If you’re still sautéing kale with the same nonstick skillet you bought when you moved into your first apartment, we have some news for you: It’s time to invest in new cookware. Did you know that your old, scratched-up pots and pans could be leeching toxic chemicals into your otherwise impeccable dinners? Yikes is right. Here, we’ll explain why you’re (inadvertently) serving up harmful chemicals and how to replace your current cookware with a few safer options (from eco-friendly enameled nonstick to tried-and-true cast iron).
The best non-toxic cookware, at a glance:
Best Carbon Steel: Misen Carbon Steel
Best for All Skill Levels: GreenPan
Best Set: Caraway
Best Multitasker: Our Place Always Pan
Best Chef-Approved Brand: Scanpan
Best Enameled Cast Iron: Le Creuset
Best Stainless Steel: All-Clad Stainless Steel
Best Cast Iron: Lodge Cast Iron
But first, what is non-toxic cookware?
Sure, you might buy organic, pesticide-free produce, but did you know that what you cook it in is just as important? For a long time, Teflon (also known as PTFE or polytetrafluoroethylene, if you’re fancy) was the gold standard for ultra-slick, nonstick pots and pans. But over the past 25 years, the FDA has discovered that certain chemicals (specifically PFOA, or perfluorooctanoic acid) used in manufacturing Teflon are actually toxic to the environment and our health, and can build up in your body over time.
You’ve also probably heard that it’s bad to use metal utensils on nonstick cookware. That’s because when you scratch the surface, you give those harmful compounds a chance to get a little too friendly with the food you’re about to eat. Thankfully, those substances have been slowly phased out of production, but it’s still important to read the label on any nonstick cookware before purchasing.
What’s the best way to avoid potentially hazardous cookware?
That’s easy: Just steer clear of items labeled “nonstick” without any further indication of what they’re actually made of. The bargain pan without a tag that you found in the sale section of your favorite home goods store? You might want to skip that deal in favor of something that’s clearly labeled, even if it happens to be a little more expensive.
What is the safest cookware for your health?
Good news: Plenty of cooking materials are just as nonstick as Teflon without being potentially harmful to your health. (They’re probably of higher quality, too.) That includes…
Ceramic, which is nonstick, scratch-resistant and very easy to clean
Cast iron, which will last for years when treated well, is extremely versatile and retains heat like nobody’s business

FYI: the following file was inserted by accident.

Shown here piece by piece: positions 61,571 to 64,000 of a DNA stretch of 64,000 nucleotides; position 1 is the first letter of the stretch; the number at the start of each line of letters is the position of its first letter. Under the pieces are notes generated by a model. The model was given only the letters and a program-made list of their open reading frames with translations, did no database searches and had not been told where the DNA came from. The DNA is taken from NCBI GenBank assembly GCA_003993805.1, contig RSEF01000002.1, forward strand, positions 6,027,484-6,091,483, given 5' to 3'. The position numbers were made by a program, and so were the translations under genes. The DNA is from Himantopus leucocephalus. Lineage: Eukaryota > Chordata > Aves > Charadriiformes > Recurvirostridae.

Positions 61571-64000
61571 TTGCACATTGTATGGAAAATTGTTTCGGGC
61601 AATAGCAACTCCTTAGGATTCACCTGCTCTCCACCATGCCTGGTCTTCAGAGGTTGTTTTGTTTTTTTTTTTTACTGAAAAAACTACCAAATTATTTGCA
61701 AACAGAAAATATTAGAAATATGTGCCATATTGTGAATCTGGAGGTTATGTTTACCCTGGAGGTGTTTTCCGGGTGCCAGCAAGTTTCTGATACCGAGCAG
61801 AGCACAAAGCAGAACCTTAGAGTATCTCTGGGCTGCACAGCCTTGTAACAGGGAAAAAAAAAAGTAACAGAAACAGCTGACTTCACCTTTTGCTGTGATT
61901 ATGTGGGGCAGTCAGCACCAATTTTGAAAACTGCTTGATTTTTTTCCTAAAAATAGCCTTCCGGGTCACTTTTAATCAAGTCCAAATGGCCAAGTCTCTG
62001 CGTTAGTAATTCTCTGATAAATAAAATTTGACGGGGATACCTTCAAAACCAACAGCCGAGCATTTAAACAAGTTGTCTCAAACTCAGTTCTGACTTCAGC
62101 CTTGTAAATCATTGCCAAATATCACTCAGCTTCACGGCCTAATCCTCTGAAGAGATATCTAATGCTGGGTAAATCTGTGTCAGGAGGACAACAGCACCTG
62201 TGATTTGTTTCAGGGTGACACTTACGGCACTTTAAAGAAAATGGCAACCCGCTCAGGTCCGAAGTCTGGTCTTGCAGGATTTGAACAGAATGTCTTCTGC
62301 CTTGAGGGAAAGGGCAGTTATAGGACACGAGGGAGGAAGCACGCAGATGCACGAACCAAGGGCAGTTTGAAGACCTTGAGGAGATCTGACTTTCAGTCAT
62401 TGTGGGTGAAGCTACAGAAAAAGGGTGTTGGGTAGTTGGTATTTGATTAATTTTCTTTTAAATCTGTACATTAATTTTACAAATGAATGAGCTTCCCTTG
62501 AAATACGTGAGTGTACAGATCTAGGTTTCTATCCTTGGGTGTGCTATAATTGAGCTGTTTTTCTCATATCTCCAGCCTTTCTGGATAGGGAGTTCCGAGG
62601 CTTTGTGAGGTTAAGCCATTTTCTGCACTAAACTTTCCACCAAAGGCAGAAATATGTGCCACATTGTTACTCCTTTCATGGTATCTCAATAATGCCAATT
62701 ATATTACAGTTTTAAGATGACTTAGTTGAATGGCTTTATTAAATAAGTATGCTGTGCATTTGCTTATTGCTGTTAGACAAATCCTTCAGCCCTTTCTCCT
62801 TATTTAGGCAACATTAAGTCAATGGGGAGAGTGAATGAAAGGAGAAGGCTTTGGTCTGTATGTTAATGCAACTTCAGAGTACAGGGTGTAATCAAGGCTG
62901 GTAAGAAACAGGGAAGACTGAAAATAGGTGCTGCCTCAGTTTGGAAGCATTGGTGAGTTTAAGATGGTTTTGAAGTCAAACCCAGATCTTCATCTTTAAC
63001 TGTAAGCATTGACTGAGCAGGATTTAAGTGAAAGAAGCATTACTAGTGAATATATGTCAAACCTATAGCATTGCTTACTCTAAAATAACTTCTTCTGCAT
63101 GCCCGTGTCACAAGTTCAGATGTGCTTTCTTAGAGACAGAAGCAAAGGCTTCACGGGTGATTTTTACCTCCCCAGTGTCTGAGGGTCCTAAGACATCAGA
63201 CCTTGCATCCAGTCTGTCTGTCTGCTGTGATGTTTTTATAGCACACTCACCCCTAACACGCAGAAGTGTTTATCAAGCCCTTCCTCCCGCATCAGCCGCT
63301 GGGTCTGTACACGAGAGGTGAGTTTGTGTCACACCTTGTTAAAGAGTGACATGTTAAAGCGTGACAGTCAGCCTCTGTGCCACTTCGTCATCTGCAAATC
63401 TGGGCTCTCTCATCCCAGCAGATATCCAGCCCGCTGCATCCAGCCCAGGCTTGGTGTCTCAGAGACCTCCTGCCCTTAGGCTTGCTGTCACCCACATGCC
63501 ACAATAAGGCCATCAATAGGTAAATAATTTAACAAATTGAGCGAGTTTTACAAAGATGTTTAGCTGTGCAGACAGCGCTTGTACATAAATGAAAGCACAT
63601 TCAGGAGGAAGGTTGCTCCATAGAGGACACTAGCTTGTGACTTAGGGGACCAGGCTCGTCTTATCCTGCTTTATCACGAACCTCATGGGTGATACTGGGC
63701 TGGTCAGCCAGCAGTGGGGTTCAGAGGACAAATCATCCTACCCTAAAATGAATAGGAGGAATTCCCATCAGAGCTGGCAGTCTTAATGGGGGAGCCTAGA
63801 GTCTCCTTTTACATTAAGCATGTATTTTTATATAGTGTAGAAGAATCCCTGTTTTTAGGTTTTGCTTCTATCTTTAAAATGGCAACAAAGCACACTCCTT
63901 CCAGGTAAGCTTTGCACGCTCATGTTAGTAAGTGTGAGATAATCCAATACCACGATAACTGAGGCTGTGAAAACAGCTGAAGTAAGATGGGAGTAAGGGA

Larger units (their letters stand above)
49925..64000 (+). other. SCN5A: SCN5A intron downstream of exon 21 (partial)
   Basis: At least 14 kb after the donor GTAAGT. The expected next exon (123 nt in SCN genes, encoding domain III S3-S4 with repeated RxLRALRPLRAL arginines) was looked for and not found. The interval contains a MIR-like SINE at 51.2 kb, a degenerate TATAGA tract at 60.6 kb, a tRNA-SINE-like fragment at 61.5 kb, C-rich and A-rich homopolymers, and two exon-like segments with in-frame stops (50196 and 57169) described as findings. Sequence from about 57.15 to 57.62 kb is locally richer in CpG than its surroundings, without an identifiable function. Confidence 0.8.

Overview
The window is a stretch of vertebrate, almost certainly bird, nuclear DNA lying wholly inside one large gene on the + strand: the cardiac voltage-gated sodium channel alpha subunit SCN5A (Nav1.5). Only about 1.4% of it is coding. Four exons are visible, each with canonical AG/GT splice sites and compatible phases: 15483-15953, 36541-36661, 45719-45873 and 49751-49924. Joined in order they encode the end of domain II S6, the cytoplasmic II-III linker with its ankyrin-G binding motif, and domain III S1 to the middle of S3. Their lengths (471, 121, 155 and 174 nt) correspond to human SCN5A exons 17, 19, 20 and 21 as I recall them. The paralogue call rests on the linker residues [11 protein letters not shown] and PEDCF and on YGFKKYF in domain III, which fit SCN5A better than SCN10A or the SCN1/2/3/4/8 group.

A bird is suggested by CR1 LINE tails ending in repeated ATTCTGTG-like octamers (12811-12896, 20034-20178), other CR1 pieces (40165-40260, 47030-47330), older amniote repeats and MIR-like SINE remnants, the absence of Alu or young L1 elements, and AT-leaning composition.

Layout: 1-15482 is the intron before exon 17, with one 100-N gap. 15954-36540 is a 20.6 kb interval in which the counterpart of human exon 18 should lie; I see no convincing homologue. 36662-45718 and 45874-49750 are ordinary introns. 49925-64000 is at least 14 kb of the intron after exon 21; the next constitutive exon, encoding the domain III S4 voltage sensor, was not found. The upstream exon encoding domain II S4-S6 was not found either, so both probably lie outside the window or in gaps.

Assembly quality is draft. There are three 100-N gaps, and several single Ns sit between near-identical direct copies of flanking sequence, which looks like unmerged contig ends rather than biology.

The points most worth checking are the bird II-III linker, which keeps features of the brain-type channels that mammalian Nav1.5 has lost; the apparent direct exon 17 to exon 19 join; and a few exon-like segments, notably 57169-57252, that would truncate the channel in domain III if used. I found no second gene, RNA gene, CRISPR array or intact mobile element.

Carbon steel, which is similar to cast iron but is smoother and more lightweight
Stainless steel, which is not nonstick but is durable, widely available and often relatively inexpensive
What cookware materials should you flat-out avoid?
When choosing cookware that’s both high quality and good for you, always check the manufacturing notes and avoid…
Teflon, also known as PTFE or polytetrafluoroethylene
PFOA, or perfluorooctanoic acid, which is sometimes just labeled with the catch-all term “nonstick”
Now that you’re educated on all things cookware, here are the eight best non-toxic cookware brands we’ve found and loved.
The 8 Best Non-Toxic Cookware Options on the Market
1. Misen Carbon Steel Pan
Best Carbon Steel
Like cast iron, carbon steel cookware is made from an alloy of iron and carbon—the difference is that it contains less carbon than cast iron. It’s just as non-toxic, but much more lightweight and a better heat conductor than its clunkier cousin. And thanks to that lower carbon content, it’s smoother and slightly more non-stick, even though it’s seasoned the same as cast iron. We like the Misen carbon steel skillet because it heats quickly and evenly, is super slick with regular seasoning, goes from the stove to the oven and works on gas, electric and induction burners. It’s also a cool $65 for a ten-inch pan, which is a steal considering it’s meant to last a lifetime.
Best for All Skill Levels
GreenPan is kind of like the OG of non-toxic, nonstick cookware. The brand uses a silicon-based coating called Thermolon, which is slippery and scratch-resistant and doesn’t run the risk of releasing harmful chemicals into your food, even if you accidentally overheat the pan. (It can withstand temperatures up to 850°F, but for your safety, we don’t suggest trying that!) While there’s no shortage of styles to choose from—GreenPan even makes non-toxic grill pans—we’re partial to the GreenPan Venice Pro two-piece set, which includes a 10- and 12-inch skillet with a stainless steel outer finish. Bonus: They’re dishwasher-safe.
For the home cook who wants her kitchen to look as good as the food she’s making in it, there’s Caraway. It comes in a slew of muted, cheerful colorways like perracotta (a creamy brownish rose) and sage (a calming green), but it’s not just Instagram-friendly: It’s made with a ceramic nonstick coating that can handle temperatures up to 550°F, it can go from stove top to oven and it won’t add unwanted chemicals to your meals. And according to the brand, the pans are manufactured in a process that releases fewer harmful fumes and less carbon dioxide into the environment, plus they even ship in recyclable, environmentally conscious packaging. And every piece in the set is stove-top agnostic, a fancy way of saying it works with induction, gas and electric ranges. We think the entire set is well worth the investment.